The deafening boom of the thunder prevented me from answering Vytar’s question – not that I had a good answer for him. To say that my mother was the witch of Oakvale didn’t seem to be entirely truthful, accurate, or something I wanted to share. The rain turned to hail. Vytar grabbed my arm and pointed upward.
In the sky above us, the clouds swirled in angry gray-purple colors. I watched with my magical sight and saw some sort of elemental – a huge one – grabbing the clouds and twisting them.
“What in the snowy underworld is that?” Vytar yelled in my ear.
I shook my head.
“Do something,” he said when the twisting cloud spat out a lightening bolt at us, missing our tree and striking the mountainside above.
“What?” Running didn’t seem like an option.
Another strike and my horse decided that perhaps running was an option. It bolted. The horcine didn’t move.
Vytar didn’t have any ideas for me other than vague hand-waving motions at the sky.
The next bolt hit very close, causing a splash-over jolt – blowing us a few meters away.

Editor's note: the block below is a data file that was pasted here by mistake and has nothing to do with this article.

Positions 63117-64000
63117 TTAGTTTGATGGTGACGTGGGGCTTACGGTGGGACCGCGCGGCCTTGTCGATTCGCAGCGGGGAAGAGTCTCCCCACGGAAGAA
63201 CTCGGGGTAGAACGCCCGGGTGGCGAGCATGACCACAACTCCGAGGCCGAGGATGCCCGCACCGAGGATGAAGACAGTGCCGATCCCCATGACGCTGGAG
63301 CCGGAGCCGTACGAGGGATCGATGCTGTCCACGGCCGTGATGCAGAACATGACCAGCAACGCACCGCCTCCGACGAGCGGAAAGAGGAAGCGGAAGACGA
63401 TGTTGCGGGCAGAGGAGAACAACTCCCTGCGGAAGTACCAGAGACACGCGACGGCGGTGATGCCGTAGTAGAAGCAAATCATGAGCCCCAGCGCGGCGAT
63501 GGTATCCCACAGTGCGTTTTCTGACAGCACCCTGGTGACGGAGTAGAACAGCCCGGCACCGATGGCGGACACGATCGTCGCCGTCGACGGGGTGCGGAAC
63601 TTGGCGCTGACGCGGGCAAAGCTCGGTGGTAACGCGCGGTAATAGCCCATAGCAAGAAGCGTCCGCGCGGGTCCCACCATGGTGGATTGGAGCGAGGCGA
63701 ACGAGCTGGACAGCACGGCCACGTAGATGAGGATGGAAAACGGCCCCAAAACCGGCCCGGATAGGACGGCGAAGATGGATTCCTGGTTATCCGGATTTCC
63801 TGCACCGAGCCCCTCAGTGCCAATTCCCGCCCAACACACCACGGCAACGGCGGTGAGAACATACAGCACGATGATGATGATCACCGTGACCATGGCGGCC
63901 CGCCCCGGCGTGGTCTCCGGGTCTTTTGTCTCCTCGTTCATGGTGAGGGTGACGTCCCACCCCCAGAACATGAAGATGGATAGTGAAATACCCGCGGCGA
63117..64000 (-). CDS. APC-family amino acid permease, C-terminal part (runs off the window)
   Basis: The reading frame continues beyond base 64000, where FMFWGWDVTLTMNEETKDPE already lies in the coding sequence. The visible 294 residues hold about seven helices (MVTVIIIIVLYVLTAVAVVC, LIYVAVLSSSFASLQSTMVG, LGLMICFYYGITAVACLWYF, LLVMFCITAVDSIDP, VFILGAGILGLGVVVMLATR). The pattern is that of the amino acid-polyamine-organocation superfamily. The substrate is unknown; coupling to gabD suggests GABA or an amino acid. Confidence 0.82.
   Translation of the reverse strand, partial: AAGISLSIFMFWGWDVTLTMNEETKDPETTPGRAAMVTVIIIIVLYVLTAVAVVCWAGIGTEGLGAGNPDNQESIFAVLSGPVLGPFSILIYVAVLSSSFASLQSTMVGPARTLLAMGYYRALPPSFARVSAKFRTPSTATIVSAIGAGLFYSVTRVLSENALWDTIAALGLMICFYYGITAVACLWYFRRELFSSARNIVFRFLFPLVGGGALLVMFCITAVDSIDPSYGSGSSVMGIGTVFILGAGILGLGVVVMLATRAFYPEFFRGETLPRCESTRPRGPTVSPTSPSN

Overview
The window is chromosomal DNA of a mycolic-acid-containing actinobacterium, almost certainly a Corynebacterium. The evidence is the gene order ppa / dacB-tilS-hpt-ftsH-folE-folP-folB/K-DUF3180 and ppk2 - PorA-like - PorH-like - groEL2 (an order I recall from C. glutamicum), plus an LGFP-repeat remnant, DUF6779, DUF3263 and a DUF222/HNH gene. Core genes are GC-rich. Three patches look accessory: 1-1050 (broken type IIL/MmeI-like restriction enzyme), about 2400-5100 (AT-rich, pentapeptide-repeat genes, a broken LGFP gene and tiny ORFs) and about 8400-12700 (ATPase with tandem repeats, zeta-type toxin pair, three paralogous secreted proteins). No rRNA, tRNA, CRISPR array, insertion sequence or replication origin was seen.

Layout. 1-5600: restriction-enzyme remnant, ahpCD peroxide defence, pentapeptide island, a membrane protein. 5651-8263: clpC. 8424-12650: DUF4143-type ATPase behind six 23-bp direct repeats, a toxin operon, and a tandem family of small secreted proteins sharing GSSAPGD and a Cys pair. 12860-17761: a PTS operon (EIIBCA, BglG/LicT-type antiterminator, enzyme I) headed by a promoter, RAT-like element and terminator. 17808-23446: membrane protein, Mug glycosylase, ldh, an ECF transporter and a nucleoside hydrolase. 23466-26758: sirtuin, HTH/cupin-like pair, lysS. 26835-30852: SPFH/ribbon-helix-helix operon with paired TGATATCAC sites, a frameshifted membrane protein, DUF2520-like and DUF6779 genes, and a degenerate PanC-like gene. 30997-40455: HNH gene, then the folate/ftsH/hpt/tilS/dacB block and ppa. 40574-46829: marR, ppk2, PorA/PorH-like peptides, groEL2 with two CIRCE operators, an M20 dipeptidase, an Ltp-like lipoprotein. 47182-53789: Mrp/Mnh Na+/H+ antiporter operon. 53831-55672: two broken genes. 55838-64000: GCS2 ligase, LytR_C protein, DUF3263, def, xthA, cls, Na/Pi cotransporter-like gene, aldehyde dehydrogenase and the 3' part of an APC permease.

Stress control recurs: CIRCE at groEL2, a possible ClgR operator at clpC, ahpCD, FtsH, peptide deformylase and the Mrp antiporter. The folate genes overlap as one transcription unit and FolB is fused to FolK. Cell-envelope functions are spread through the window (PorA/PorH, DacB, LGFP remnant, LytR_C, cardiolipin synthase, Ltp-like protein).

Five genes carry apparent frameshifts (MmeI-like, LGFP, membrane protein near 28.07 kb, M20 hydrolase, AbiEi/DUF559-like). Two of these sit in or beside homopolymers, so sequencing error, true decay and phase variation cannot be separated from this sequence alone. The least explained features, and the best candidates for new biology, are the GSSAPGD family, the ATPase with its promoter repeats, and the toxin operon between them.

He scrambled upright and checked on me, dragging me up also. The element seemed intent on the horcine rather than us, for the next bolt came within inches of its nose.
“No!” Vytar cried, running forward. I grabbed his arm to keep him from being shocked. The look of desperate terror he directed at me made me decide.
“Hey,” I waved my arms, moving to stand before the horcine. “Down here.”
The elemental’s focus on me felt like a hand crushing my skull.
Zat appeared in front of me, trying to protect me from the larger elemental. A spate of hailstones pelted it. Zat came back to cower under my ear.
“Does this creature offend you?” I pointed to the horcine. A wind swirled around me and I took that to mean “yes.”
I grimaced at Vytar and turned to the horcine. Its eyes showed a dull glow. I put my hand on its soft nose and said, “Be free,” willing its soul spark to break its magical encasement. Nothing happened.
The wind howled and another lightening bolt slashed overhead.
“Give me a moment, I’m just learning this,” I said, glancing up at the angry sky.
“Be free,” I commanded the horcine.
Zat whined.
A crack? Maybe a small crack. This horcine was much older than the yamamulecine I freed earlier. I tried to pull all of my energy together and wish the crack to widen. It didn’t.
A lightening bolt shot through my back and into the horcine.

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